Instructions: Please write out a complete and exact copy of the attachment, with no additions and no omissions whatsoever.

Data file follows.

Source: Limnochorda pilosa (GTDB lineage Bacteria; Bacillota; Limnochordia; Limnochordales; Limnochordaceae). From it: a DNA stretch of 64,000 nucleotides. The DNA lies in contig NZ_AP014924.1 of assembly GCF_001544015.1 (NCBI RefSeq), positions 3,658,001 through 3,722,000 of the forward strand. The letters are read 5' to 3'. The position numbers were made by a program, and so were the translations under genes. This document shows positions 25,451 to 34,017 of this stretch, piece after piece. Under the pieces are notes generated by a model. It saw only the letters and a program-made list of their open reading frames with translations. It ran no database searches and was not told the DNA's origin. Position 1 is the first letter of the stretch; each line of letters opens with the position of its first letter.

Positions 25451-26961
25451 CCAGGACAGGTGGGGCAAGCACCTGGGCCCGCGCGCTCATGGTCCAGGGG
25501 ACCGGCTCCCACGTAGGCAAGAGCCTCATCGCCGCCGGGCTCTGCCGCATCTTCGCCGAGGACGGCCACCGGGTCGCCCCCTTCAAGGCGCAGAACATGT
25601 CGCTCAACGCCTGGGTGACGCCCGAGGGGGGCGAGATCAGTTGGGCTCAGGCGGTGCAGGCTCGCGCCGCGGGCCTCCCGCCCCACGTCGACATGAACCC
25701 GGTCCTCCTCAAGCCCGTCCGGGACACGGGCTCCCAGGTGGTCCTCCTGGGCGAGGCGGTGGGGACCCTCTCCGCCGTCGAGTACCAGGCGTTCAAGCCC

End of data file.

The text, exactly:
Source: Limnochorda pilosa (GTDB lineage Bacteria; Bacillota; Limnochordia; Limnochordales; Limnochordaceae). From it: a DNA stretch of 64,000 nucleotides. The DNA lies in contig NZ_AP014924.1 of assembly GCF_001544015.1 (NCBI RefSeq), positions 3,658,001 through 3,722,000 of the forward strand. The letters are read 5' to 3'. The position numbers were made by a program, and so were the translations under genes. This document shows positions 25,451 to 34,017 of this stretch, piece after piece. Under the pieces are notes generated by a model. It saw only the letters and a program-made list of their open reading frames with translations. It ran no database searches and was not told the DNA's origin. Position 1 is the first letter of the stretch; each line of letters opens with the position of its first letter.

Positions 25451-26961
25451 CCAGGACAGGTGGGGCAAGCACCTGGGCCCGCGCGCTCATGGTCCAGGGG
25501 ACCGGCTCCCACGTAGGCAAGAGCCTCATCGCCGCCGGGCTCTGCCGCATCTTCGCCGAGGACGGCCACCGGGTCGCCCCCTTCAAGGCGCAGAACATGT
25601 CGCTCAACGCCTGGGTGACGCCCGAGGGGGGCGAGATCAGTTGGGCTCAGGCGGTGCAGGCTCGCGCCGCGGGCCTCCCGCCCCACGTCGACATGAACCC
25701 GGTCCTCCTCAAGCCCGTCCGGGACACGGGCTCCCAGGTGGTCCTCCTGGGCGAGGCGGTGGGGACCCTCTCCGCCGTCGAGTACCAGGCGTTCAAGCCC